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Study: Random events may have ripple effect on students' test-taking and their lives
The Huffington Post
Students taking standardized tests should hope there are not high levels of pollution in the air on testing day. A new working paper released by the National Bureau of Economic Research suggests that students in Israel who took high-stakes exams in areas with high levels of air pollution faced negative impacts throughout their lives. Researchers said they found a substantial negative relationship between students' exposure to air pollution on test days and their test scores, which has significant implications for educational attainment and future earnings.
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Combating experiential deficiencies for at-risk students
Edutopia
When we think of at-risk students, it's easy to point to income levels and geography as the reasons why they are falling behind. But an often-overlooked contributor to this ever-widening gap is the fact that at-risk students come into school at a deficit of experience, especially around the humanities. They just don't have the same context as a student who has had the opportunity to experience his or her community's cultural offerings.
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Schools begin teaching kids to cope with life online
eSchool News
Like many kids her age, Bloomingdale High senior Tranae Robinson has dozens of social media applications at her fingertips and routinely logs into at least seven of them on her smartphone — Twitter, Snapchat and Pinterest included. She admits teens could be more mindful of Internet safety and how they present themselves online, especially now that she and her classmates are allowed bring their own devices to school.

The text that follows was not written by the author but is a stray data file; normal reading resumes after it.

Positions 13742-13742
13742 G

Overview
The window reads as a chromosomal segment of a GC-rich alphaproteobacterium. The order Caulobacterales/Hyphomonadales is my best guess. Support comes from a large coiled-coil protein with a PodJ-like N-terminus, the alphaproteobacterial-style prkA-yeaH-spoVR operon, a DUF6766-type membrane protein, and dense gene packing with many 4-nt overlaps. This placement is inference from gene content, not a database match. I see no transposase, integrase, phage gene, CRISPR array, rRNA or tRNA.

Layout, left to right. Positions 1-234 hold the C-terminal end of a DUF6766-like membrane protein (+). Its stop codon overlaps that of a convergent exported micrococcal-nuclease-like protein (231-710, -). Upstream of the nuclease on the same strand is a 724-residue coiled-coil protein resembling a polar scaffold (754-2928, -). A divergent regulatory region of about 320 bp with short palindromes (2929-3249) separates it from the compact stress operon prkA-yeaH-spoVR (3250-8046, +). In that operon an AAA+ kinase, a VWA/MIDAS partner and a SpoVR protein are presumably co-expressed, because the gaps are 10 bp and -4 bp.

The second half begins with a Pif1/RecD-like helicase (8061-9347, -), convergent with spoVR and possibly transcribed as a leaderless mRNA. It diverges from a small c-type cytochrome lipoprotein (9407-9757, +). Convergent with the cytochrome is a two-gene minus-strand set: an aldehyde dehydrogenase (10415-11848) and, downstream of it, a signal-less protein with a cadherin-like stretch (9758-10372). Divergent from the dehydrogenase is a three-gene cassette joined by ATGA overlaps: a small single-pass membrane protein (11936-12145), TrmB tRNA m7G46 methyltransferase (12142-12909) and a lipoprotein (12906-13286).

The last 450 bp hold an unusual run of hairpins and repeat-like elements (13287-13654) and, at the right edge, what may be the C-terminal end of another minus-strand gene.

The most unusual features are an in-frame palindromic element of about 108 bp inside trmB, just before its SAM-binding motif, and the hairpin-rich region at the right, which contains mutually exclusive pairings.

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Seeing the other side of the moon
Connected Principals (commentary)
William Parker, a contributor for Connected Principals blog, writes: "When I was a boy, I loved to lay on the front porch at night. With no streetlights or neighbors, our house was enveloped in darkness, surrounded by swampy creeks and woods, accompanied by the sound of crickets and the serenade of spring frogs. The blanket of stars above me was a thick, cloudy, mesmerizing maze of constellations. My dad went through a phase of interest in telescopes, so sometimes we took turns looking for planets or peering at the moon. Did you know that only one side of the moon is visible from the Earth?"
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New one-to-one initiative transforms special education
eSchool News
Hunched over their iPads, the three seventh-graders took turns reading the document displayed on their screens. One, Sam Seifert, followed along, while her special education teacher Jessica Waterstreet did the talking — Seifert has difficulty reading on her own. Seated near the center of the table, Blake Hanna recited the words softy, rushing through them quickly. Jacob Voracek, opposite Seifert, took the text more slowly, pronouncing each word with precision and care.
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Going #BYOD? Educators share ideas on using devices for learning
Tech&Learning
If you're in a school where students have access to technology they have amazing learning tools at their fingertips. While equity and access is wonderful for students, teachers must know how to harness the power of these devices. If they don't, these tools of engagement can turn into weapons of mass distraction.